This psychedelic image of the sun from NASA's Solar Dynamics Observatory is actually two pictures combined, both taken on July 12. It's also one of National Geographic News's favorite recent space images.
By superimposing an extreme-ultraviolet image of arcing solar material on a "magnetogram" showing magnetic fields, scientists created a complex picture of an active region just before it unleashed a powerful solar flare.
According to NASA, such composite images help scientists better understand the origins and causes of the flares.
As seen from Turkey, the crescent moon nearly eclipses Jupiter—with Venus soon to follow—during a July 15 conjunction, when celestial objects appear to get close to each other in the sky.
Conjunctions exist only in our heads. Celestial bodies appear to fall in line due to our location in the solar system—they're not actually any closer, or farther, from each other than at any other time.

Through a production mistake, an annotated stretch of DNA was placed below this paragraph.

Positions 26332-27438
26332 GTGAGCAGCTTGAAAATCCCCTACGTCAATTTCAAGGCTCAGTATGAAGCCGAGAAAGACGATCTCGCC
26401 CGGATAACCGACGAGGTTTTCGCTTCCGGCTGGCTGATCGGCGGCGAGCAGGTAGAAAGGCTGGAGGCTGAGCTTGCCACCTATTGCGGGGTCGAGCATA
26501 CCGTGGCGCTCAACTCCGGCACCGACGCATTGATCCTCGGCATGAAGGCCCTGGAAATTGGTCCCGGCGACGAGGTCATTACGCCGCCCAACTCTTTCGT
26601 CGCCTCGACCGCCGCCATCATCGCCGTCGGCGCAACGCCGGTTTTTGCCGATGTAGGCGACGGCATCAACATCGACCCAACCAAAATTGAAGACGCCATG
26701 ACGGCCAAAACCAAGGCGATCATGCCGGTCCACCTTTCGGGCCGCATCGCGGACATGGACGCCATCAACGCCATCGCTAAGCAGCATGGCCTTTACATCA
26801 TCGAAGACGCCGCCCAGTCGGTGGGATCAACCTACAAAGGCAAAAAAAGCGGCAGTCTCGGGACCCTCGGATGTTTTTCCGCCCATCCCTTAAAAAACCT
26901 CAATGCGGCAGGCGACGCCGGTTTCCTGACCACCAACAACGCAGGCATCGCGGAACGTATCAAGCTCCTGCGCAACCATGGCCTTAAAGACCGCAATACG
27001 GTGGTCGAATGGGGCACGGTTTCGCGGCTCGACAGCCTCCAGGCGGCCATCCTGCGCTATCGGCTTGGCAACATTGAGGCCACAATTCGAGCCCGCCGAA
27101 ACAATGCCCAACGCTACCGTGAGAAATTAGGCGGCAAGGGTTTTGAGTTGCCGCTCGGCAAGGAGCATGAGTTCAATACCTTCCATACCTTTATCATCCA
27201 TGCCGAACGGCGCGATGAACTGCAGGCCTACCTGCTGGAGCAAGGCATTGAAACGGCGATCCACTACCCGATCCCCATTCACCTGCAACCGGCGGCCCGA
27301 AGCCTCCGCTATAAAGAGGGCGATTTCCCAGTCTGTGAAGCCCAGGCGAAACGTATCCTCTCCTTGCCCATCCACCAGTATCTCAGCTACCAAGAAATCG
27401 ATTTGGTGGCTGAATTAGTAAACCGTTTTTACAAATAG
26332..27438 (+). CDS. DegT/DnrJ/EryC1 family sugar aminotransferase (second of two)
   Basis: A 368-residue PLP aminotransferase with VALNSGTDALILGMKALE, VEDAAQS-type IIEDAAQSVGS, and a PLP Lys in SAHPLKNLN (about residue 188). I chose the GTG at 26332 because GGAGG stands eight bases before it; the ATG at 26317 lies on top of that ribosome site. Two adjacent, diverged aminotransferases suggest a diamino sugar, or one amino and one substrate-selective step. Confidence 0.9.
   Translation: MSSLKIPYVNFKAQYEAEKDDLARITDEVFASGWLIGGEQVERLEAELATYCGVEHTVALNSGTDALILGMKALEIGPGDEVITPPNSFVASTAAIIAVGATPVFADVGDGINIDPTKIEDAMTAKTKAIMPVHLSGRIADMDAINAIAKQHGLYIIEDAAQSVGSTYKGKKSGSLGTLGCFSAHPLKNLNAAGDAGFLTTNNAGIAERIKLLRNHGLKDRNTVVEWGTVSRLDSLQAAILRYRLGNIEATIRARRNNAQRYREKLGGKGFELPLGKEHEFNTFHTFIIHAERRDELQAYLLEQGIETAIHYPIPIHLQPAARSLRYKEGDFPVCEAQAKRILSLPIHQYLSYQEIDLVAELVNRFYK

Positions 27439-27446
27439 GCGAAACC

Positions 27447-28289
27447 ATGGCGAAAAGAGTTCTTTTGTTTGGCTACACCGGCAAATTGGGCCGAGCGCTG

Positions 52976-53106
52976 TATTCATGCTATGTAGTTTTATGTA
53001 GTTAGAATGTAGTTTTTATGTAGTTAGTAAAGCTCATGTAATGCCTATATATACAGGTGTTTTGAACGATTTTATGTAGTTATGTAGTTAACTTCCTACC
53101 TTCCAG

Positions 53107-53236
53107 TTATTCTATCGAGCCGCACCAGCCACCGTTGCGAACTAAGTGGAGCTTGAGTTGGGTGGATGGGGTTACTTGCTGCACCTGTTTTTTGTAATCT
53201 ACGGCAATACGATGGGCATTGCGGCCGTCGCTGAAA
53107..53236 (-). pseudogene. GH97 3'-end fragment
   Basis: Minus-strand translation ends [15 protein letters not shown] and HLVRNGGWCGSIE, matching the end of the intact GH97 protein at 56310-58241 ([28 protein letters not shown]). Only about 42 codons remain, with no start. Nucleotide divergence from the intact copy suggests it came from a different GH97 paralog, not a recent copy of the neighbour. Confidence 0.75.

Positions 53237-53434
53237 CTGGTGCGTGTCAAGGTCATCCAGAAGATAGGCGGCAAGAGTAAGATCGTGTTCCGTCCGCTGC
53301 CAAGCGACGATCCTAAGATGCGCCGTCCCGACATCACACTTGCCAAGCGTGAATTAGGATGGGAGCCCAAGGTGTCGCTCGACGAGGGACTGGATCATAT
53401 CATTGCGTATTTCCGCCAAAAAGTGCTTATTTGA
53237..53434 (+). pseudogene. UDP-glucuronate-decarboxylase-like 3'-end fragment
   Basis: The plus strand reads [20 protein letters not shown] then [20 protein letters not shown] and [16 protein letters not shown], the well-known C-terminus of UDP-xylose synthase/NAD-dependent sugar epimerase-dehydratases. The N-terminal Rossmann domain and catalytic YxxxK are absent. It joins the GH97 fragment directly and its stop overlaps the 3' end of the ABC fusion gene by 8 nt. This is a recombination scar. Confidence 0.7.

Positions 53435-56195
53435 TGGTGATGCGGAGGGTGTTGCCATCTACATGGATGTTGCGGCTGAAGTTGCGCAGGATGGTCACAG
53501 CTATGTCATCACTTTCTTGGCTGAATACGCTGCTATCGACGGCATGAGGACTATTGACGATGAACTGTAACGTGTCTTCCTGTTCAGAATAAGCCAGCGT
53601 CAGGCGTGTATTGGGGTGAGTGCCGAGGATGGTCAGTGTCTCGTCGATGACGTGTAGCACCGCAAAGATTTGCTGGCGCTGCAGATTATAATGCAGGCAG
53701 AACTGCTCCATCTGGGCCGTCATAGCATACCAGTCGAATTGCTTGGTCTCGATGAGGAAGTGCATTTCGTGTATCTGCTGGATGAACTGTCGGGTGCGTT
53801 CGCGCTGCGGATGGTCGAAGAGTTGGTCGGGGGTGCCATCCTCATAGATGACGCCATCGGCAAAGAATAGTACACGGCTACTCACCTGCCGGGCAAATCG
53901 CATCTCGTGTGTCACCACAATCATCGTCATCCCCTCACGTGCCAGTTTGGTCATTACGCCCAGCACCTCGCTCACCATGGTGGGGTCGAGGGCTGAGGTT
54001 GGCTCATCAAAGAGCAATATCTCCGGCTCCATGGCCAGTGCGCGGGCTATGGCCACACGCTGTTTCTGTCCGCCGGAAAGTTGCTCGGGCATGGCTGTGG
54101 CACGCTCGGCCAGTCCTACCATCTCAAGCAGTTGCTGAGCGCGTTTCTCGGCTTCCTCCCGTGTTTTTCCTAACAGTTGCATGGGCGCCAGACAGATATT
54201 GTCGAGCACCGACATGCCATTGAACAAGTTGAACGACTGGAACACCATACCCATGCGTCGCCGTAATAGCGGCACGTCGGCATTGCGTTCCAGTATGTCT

Seeming to trace a celestial highway, Mars progresses along a retrograde loop in a composite picture made of more than 40 shots taken between October 2011, and July 2012. A retrograde loop occurs when a planet's orbit reverses direction.
Photographer Tunç Tezel created the image from photos he took in Turkey. With his brother's help, Tezel has photographed each of Mars's retrograde paths since 1994.